Following a healthy low-carb diet can help you shed excess pounds -- but if you're not careful, you might notice your bank account looking a little smaller, too. That's because carbs are relatively inexpensive sources of energy, and filling your cart with lots of fresh meat and produce can seriously increase your grocery bill -- especially if you're eating organic. Low-carb dieting doesn't have to break the bank, though. Opt for less expensive low-carb foods, and use cost-saving tips when you're shopping for pricier produce.
Frozen Veggies Save Money
You already know that veggies make up the foundation of a low-carb diet, but fresh produce can get costly, especially if you're selecting produce that's out of season. Save your cash by reaching for frozen veggies whenever possible. They're flash-frozen at the peak of freshness, so they offer the same health benefits as fresh vegetables, and they're available at a relatively low price year-round. And because frozen veggies have a longer shelf life than their fresh counterparts, you'll waste less money via food waste.
Stick to fibrous veggies -- a group that includes lower-calorie veggies, including spinach, broccoli and cauliflower -- to keep your carbs low. One-third of a 10-ounce package of frozen broccoli, for example, has just 2 grams of net carbs -- the type of carbs that get digested and increase your blood sugar. A cup of frozen cauliflower has just 3 grams of net carbs, and a serving of four frozen asparagus spears supplies just 1 gram.
Go Nuts for Nut Butters
Stop by the nut butter aisle, and you'll find a wealth of budget-friendly staples that fit into a low-carb diet. A 2-tablespoon serving of peanut butter, for example, has 4 grams of net carbs -- and all-natural varieties made without any added sweetener may be even lower in carbohydrates. And thanks to peanut butter's long shelf life and small serving size, a relatively inexpensive jar of peanut butter will last you for several meals, meaning it has a low cost per serving.
While other nut butters tend to be slightly pricier than peanut butter, they're still an economical addition to a low-carb diet. Two tablespoons of almond butter, for instance, have 3 grams of net carbs, while an equivalent serving of cashew butter supplies 8 grams.
Get Cheap Protein With Lentils, Eggs and Dairy
While meat is a great source of protein, it can also be pricey. Instead, reach for eggs and dairy as inexpensive low-carb sources of protein. Each large egg contains less than a gram of net carbs but supplies over 6 grams of protein. Their relatively long shelf life in the fridge means you'll lose less money through food waste, and their versatility in the kitchen prevents boredom, so you won't get sick of this low-carb staple too easily. In the dairy aisle, reach for Greek yogurt for low-cost protein. Each 6-ounce serving of unsweetened Greek yogurt has 6 grams of net carbs and 17 grams of protein. Buy a big container of Greek yogurt and use low-cost flavorings -- like ground cinnamon, pumpkin spice mix or frozen berries -- to add flavor.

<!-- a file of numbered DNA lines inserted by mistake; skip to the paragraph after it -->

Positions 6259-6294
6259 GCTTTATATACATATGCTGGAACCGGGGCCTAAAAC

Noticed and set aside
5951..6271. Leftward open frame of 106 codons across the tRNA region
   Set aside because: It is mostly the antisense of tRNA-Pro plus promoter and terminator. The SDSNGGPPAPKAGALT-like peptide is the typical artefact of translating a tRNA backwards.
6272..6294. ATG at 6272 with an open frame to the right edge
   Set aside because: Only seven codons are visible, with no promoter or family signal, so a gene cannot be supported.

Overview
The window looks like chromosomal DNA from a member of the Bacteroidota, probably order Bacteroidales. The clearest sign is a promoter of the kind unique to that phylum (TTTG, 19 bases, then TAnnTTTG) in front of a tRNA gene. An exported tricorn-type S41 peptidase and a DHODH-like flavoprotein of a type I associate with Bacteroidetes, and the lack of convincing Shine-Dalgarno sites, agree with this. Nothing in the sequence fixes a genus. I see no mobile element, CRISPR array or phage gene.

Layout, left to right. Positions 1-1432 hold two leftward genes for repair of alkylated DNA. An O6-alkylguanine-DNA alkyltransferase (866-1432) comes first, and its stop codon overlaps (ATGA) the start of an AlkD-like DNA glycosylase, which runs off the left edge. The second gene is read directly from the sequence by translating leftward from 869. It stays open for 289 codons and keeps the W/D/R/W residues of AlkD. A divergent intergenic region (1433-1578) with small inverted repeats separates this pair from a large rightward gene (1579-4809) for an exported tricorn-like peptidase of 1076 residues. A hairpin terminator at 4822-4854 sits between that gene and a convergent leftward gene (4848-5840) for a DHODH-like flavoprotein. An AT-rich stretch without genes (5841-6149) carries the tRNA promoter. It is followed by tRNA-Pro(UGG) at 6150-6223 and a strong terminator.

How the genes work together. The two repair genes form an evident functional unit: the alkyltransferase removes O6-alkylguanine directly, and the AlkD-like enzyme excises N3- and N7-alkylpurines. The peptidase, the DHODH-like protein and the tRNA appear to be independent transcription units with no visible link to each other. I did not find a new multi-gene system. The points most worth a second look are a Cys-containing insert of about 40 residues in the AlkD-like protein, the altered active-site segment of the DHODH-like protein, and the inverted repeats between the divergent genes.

If you're on a more permissive low-carb diet -- meaning you can eat 40 or more grams of carbs per day -- stock up on legumes, like lentils, as a source of protein. One-half cup of cooked lentils contains 12 grams of net carbs and 9 grams of protein, and costs just pennies per serving. Save extra money by buying dried lentils, instead of the slightly more convenient, but costlier, canned version.
Cost-Saving Diet Tips
While you'll save the most money by buying cheap low-carb foods, you can also plan ahead to save some cash on costlier low-carb staples. Stock up on meat when it's on sale, and freeze single servings in freezer-safe bags to avoid spoilage. Take your portion out of the freezer the night before, add your marinade of choice to the freezer bag and allow to thaw in the fridge overnight. Use cheap foods to extend your use of costlier ones -- instead of topping your salad with 3 ounces of chicken, for example, top it with 1 ounce of chicken, shredded cheese and an egg.
Avoid packaged foods, including precut veggies and packaged salads, since these often have a higher cost per serving than veggies you prepare yourself. And save costs by combining fresh and frozen veggies -- for example, topping a fresh spinach salad with sauteed frozen veggies, instead of using only fresh produce in your salads.
- University of Michigan Health System: Healthy Eating for College Students on a Budget
- HealthAliciousNess: Nutrient Facts Comparison Tool (Frozen Vegetables)
- HealthAliciousNess: Nutrient Facts Comparison Tool (Nut Butters)
- HealthAliciousNess: Nutrient Facts Comparison Tool (Lentils, Eggs, Greek Yogurt)